I’m an idiot: Episode 326


I’m sitting in a beautiful spot in the pristine, upscale neighborhood of Kirkland, WA, right on the shore of Lake Washington. The water is gently lapping at my feet. It’s a beautiful day. The ducks are splashing about, and a cadre of adorable young children race by me and charge into the water happily. I hear their mothers in the background calling to them to slow down, keep their shoes on, and not go into the water. These adorable mismatched urchins look so carefree and relaxed. I remember back to my kids at that age. I shouldn’t have worried so much about their clothes, their hair cuts, their light up sneakers. These kids seem lighter, happier in a way I can’t quite put my finger on.

From my perspective, this is charming and delightful. I smile at one of the moms and assure her that the fact that her little ones are not even remotely listening to her is perfectly normal and that it does get easier as they become older and more self-sufficient. She looks tired and hassled and smiles back at me, not really believing my reassurances. I almost say the most horrible thing a person can say to a harried parent in the midst of early childhood chaos, “Enjoy these moments. They go by way too quickly.” Fortunately, I’m smart enough to remember how many well-wishing older people shared that trite bit of information with me as a young mom, and I’m all too aware of how mind-numbingly insensitive it is to say that to an exhausted parent with toddlers in tow. So I say nothing. Hurray for me. Maybe I’ve conquered my inability to self-edit. Maybe I’ve finally matured. Maybe not.

I glance at my watch and realize I’m now 5 minutes late for an important meeting. I gather my things, say goodbye and start to rush off. “Excuse me, Miss,” one of the moms asks, “Do you know of a day center near by?”

“A day center?” I repeat. “You mean like a daycare for the kids?”

“No,” she clarifies, “A center…for women and children…like to stay?”

It suddenly dawns on me that she means a homeless shelter. (Is that not what we are supposed to call them anymore?) As the most politically incorrect woman on the planet – eI mean person – I seem to make every verbal misstep possible in our new Seattle society. I feel like a moron.

“Um…no, I’m sorry. I don’t know of any nearby.” But then with the wit and resourcefulness of a genius, I add, “I’m sure you can just google it on your cell phone and you’ll find what you need.”

“Sadly,” the young woman replied, “I sold my cell phone so I can’t look it up.”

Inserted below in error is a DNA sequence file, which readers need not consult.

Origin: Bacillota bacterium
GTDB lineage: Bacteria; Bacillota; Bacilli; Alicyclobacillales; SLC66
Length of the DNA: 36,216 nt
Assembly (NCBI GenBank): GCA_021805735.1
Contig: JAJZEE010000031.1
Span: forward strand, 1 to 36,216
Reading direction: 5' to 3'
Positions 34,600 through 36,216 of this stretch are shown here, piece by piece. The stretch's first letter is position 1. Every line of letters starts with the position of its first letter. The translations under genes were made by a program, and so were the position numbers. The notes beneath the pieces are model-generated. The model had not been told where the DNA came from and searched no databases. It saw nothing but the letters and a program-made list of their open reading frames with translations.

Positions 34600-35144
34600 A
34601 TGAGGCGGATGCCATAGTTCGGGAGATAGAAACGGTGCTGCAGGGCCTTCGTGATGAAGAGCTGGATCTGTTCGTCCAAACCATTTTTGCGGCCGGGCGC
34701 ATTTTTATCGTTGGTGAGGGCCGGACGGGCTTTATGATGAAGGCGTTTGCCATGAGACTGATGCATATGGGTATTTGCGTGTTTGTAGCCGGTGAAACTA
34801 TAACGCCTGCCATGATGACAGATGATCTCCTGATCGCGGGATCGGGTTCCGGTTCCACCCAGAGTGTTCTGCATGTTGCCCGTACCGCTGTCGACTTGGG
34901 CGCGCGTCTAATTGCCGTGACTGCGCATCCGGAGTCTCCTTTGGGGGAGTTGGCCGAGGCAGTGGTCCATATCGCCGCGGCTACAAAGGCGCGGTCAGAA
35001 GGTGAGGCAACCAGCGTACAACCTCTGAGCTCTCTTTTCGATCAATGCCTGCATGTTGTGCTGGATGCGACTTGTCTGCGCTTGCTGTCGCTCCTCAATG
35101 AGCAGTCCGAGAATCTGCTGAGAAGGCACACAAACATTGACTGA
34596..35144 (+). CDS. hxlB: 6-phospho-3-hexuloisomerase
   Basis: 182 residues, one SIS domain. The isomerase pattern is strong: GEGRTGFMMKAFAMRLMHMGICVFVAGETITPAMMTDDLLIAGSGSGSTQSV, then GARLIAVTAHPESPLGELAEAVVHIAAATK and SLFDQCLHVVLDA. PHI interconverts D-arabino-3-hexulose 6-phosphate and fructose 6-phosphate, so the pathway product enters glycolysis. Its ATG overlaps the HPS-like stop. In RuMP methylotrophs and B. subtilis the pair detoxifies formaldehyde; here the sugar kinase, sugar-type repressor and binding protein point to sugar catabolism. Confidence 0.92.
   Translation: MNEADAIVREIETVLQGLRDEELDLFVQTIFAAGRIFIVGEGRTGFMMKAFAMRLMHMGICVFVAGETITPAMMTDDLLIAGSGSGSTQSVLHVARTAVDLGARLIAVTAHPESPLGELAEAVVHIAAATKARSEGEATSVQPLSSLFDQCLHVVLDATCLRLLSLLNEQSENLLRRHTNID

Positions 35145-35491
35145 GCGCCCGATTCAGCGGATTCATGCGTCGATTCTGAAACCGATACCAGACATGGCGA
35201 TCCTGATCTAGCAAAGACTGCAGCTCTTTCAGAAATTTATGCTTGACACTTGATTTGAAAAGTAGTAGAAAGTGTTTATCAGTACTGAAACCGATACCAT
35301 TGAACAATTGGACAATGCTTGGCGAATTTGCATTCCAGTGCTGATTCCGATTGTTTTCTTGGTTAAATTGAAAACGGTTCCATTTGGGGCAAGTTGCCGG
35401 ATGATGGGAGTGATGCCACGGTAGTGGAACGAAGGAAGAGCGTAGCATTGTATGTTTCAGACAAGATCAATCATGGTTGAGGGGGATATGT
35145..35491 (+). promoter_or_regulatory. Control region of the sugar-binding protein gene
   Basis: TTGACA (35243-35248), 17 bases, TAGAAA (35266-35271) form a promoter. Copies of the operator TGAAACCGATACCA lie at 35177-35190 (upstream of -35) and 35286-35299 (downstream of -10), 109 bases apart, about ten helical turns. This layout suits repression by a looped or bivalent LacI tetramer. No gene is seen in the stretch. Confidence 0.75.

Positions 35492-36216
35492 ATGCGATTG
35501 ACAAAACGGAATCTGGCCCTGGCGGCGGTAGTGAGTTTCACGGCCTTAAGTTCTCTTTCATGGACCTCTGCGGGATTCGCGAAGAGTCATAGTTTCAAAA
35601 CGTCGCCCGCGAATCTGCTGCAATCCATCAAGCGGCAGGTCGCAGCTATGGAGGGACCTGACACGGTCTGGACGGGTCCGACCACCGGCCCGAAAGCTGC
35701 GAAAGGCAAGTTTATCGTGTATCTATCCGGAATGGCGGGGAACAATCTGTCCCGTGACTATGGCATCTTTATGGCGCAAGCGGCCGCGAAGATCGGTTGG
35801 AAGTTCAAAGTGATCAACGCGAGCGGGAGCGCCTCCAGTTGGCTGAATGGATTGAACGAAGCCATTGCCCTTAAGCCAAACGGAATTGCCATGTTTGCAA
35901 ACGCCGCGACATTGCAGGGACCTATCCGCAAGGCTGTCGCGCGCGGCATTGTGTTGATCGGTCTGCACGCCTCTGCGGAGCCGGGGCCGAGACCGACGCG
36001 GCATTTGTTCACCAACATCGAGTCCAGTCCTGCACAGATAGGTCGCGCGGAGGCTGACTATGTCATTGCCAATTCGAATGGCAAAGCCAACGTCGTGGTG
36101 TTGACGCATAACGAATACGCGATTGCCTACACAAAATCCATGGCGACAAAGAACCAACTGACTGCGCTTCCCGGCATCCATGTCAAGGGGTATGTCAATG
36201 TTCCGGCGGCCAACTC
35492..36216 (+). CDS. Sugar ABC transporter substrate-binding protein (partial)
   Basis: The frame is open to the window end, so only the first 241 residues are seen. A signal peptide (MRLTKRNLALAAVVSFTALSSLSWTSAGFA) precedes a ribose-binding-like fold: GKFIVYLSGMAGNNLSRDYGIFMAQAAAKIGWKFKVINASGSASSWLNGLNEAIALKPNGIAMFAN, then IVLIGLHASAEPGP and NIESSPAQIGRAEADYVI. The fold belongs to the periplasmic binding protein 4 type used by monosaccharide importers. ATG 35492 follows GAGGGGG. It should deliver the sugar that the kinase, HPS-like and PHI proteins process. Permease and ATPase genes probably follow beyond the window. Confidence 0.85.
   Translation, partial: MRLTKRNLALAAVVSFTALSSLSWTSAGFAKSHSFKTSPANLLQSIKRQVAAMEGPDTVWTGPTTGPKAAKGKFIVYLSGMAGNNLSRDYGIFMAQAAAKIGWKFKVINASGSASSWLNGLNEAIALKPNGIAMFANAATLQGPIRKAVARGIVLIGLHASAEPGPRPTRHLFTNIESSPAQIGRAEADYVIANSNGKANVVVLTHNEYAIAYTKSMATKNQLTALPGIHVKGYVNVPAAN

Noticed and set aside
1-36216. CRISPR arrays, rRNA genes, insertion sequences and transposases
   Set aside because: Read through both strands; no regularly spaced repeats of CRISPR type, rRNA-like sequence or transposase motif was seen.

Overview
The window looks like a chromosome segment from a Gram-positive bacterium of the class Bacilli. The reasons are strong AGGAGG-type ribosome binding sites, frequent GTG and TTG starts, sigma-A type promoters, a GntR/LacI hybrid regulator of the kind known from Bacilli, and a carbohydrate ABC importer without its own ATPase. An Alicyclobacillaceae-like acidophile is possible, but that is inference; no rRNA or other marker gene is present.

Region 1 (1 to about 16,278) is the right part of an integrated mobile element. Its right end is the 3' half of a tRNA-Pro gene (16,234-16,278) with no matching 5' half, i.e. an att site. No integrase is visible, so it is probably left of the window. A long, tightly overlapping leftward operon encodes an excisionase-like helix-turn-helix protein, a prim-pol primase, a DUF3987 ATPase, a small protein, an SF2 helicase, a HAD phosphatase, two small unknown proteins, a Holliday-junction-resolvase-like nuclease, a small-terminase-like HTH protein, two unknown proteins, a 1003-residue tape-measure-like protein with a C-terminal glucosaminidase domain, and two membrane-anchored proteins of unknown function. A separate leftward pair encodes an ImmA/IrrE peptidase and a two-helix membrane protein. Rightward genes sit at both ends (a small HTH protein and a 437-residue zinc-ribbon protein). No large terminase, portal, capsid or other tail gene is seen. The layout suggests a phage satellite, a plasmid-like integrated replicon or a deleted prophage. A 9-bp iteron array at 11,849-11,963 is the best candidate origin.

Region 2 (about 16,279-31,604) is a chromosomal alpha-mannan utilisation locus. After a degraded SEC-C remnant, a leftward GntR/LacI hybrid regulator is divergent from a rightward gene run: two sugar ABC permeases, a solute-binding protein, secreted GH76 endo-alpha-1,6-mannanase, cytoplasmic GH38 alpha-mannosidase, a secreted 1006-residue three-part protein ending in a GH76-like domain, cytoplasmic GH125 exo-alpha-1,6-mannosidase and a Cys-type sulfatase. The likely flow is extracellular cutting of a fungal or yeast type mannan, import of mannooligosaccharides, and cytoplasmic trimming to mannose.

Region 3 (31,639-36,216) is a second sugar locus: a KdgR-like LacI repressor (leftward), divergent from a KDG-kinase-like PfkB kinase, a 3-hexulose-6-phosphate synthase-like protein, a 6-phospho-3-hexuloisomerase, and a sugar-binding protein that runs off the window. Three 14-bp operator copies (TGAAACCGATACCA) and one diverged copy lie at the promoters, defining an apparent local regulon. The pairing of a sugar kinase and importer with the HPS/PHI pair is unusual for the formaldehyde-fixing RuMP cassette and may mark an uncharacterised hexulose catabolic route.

Now I am 100% aware of being a complete and utter ignoramus, and I am seven minutes late for my meeting and starting to panic.

“I have to run into this office to meet some people,” I apologize, “Will you be here for five more minutes?” She nods, and I tell her I’ll look into it and come back.

I’m certain from her kind but dismissive smile that she does not expect my return. I race to the meeting spot and rush in uttering a slew of regrets for my tardiness. I then explain that I’ve had a bit of a situation and need to check something on my phone. I assure my momentary return.

Darting towards the exit, I grab paper and jot down the names of several close centers with hours, addresses and phone numbers. When I get back to the beach, my mom friend is deep in conversation with her pal. I clear my throat to announce my return, and she seems slightly shocked to see me. I half expect her to look at me with disdain and pretend she doesn’t even recognize me after my previous faux pas. I hand her the paper and say, “I found these two places. Maybe one of them will work?”

She smiles warmly and graciously thanks me for looking it up for her. She calls to her friend that I found the place for which they were looking. They go back to their conversation with renewed vigor and I slip away, back to rush of the day, my “important” meeting, and the safety of my suburban problems.

Before ducking into my meeting, I glance back at the shoreline once more to see carefree kids splashing in the waves and I think, “Maybe I should’ve done more, given them money or food or some kind of intangible safety net.” But I don’t know what that would look like. So instead, I take a deep breath and appreciate the courage and strength it takes each and every one of us as we face our unique daily struggles to build a safe haven for ourselves and our families, and I am grateful for a lesson learned and the kindness of a stranger.

 

Debra Rich Gettleman is a mother, blogger, actor and playwright. For more of her work,
visit unmotherlyinsights.com

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